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Teen Has Severe Mood Swings
Q: I live on Long Island in New york. I am having difficulty with my 14-year- old son in school. He is currently on medication for severe mood swings, which is helping, and Paxil for depression. He also goes to a psychiatrist for counseling and his medication. Now the real problem is getting him to school. So much damage has been done before the medication was begun. He is in an alternate setting within the school. Due to his poor attendance, the school is now asking me to consider a "pins" petition. I cannot get him out of the house and he will physically go after me if I try to dicipline him. Please tell me about a "pins" petition and what rights do I end up giving up. Will the courts take him away from me if keeps up his poor attendance? I am so confused. I've tried everything and he just takes me for granted and is no longer afraid of me and my consequences. Help me decide.
A: You are understandably overwhelmed by a situation which has had a long history but which has only recently (I'm assuming this to be the case) been receiving considerable professional attention. You do not "give up" your child by filing this petition. Clearly you are viewed as "the enemy" for attempting to discipline him and/or insist that he attend school. Obviously, this boy's life will only be further complicated if he is allowed to run his own life as he sees fit; presently if it were up to him , he wouldn't attend school at all.
You definitely have to change what you're currently doing, for the good of your son (even though he will rage at you initially for this) and for your own safety. I know this sounds like a nightmare and that you probably feel guilty about not being able to keep the court out of this, but you are being worn down and he is placing himself in a deeper and deeper hole.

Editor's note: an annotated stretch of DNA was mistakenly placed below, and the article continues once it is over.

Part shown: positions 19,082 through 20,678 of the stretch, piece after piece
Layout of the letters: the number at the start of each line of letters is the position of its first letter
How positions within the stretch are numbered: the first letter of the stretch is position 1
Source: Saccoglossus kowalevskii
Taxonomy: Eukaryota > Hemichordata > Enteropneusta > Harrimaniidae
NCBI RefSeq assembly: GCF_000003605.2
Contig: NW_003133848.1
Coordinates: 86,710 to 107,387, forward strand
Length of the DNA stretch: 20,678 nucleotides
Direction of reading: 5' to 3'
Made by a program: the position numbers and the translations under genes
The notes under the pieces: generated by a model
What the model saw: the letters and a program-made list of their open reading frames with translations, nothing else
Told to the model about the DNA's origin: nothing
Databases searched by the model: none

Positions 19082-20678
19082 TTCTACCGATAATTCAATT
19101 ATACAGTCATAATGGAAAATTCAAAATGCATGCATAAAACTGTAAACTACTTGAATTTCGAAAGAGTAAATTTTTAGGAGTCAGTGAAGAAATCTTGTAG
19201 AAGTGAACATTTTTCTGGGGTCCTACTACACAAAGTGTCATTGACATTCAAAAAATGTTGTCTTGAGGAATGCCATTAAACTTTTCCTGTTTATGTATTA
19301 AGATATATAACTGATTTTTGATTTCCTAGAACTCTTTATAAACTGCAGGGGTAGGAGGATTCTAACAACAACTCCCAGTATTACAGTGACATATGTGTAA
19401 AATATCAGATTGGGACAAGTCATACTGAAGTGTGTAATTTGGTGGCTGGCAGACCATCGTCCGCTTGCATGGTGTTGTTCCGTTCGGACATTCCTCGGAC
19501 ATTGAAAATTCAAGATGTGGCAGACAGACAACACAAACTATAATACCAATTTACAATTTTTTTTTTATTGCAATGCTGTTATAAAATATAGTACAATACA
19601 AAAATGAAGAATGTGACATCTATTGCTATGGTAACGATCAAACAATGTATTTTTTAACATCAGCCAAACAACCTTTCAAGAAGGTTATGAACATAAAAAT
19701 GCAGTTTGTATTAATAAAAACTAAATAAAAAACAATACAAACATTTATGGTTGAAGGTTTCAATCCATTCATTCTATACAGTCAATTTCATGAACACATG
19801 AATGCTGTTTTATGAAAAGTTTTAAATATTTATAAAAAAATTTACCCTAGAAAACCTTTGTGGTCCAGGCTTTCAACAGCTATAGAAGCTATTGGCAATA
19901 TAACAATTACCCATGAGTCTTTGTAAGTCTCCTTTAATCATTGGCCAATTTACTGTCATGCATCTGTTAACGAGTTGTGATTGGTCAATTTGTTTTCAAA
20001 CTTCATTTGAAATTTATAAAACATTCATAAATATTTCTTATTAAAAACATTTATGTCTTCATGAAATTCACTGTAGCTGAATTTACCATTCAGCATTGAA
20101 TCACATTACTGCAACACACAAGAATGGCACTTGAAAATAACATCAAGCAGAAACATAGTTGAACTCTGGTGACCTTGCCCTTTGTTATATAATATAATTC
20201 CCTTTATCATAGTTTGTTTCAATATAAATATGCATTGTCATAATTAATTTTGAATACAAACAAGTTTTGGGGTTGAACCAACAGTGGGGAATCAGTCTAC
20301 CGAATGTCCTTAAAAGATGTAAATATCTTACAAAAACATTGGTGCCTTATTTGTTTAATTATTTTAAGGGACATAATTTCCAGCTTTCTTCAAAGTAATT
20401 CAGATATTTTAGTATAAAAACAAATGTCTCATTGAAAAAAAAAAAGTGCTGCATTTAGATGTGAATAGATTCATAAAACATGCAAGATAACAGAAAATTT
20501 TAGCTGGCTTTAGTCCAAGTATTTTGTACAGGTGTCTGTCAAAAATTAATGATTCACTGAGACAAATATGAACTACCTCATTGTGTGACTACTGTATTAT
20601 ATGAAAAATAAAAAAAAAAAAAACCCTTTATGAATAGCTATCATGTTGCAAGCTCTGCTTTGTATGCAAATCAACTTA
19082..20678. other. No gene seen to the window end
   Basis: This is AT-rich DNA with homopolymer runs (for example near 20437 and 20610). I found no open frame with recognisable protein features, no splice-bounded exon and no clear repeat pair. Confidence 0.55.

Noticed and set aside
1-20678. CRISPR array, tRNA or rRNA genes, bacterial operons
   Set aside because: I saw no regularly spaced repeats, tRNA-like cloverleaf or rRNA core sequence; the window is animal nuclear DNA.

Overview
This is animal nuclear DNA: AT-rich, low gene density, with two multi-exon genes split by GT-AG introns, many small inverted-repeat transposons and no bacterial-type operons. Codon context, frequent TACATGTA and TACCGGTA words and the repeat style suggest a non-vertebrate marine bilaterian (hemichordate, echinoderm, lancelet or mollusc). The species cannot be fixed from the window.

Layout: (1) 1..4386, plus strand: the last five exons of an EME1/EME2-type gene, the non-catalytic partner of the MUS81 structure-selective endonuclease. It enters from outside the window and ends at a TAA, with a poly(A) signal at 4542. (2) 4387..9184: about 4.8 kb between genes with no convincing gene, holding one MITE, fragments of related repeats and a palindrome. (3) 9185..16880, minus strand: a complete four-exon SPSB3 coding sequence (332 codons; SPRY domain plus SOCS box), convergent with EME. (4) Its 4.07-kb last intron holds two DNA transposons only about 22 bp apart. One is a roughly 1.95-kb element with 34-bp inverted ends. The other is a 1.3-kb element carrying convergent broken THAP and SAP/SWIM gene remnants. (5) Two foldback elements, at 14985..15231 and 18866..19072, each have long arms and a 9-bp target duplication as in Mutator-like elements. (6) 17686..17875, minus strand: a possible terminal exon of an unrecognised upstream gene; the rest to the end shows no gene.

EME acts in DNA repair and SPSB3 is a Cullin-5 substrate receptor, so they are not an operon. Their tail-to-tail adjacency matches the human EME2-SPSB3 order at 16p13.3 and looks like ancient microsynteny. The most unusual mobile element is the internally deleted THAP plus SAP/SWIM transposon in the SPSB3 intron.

I would strongly suggest that you attempt to secure the services of a sympathetic lawyer or child advocate who can fully explain all the details of this petition to both you and your son. What we in our profession call an intervention, is needed. Please insist on the fact that your son receive continuing, intensive therapy (not just meeting with a doctor for five minutes and getting a medication review) . I would also highly recommend that you find a good therapist for yourself; this is a crisis-laden time and anyone who would be dealing with your dilemma would need all the wise counsel and support they need. Good luck. I'll be hoping good things will slowly begin to happen for you and your boy.
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Carleton Kendrick has been in private practice as a family therapist and has worked as a consultant for more than 20 years. He has conducted parenting seminars on topics ranging from how to discipline toddlers to how to stay connected with teenagers. Kendrick has appeared as an expert on national broadcast media such as CBS, Fox Television Network, Cable News Network, CNBC, PBS, and National Public Radio. In addition, he's been quoted in the New York Times, Washington Post, Chicago Tribune, Boston Globe, USA Today, Reader's Digest, BusinessWeek, Good Housekeeping, Woman's Day, and many other publications.